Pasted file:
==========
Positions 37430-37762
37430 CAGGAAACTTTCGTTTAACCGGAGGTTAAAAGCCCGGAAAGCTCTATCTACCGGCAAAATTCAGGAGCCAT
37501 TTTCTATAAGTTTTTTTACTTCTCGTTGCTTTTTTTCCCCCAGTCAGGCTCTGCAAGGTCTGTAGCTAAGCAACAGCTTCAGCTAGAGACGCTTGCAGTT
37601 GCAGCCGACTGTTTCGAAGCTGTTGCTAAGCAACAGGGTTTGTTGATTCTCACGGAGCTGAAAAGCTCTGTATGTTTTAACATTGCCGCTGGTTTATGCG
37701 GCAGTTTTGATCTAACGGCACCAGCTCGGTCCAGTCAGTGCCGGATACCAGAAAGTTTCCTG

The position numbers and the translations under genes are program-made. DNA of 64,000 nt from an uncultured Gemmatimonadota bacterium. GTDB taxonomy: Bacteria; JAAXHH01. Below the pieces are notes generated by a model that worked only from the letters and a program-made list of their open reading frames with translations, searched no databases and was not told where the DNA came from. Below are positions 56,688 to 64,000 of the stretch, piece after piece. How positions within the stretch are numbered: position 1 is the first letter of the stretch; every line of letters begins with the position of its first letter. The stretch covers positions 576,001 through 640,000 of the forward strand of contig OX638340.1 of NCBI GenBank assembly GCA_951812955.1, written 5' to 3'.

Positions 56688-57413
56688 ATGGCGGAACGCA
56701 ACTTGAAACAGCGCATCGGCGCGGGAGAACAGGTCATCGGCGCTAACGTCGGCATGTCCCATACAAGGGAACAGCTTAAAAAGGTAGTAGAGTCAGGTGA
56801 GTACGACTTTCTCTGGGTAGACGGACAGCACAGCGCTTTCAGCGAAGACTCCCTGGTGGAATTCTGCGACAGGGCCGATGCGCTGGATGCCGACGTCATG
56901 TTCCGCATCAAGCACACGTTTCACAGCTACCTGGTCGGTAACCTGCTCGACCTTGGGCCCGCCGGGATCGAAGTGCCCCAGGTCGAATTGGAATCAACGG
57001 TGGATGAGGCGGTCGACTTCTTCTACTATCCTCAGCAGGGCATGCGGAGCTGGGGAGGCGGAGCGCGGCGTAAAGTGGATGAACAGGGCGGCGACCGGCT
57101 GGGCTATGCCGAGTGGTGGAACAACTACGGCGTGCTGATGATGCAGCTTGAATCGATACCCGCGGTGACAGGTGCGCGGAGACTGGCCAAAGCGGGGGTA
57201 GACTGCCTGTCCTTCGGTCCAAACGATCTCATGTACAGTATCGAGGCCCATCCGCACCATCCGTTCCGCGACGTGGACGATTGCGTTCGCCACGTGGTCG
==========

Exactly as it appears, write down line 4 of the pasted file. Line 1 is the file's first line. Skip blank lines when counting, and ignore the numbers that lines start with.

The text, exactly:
37601 GCAGCCGACTGTTTCGAAGCTGTTGCTAAGCAACAGGGTTTGTTGATTCTCACGGAGCTGAAAAGCTCTGTATGTTTTAACATTGCCGCTGGTTTATGCG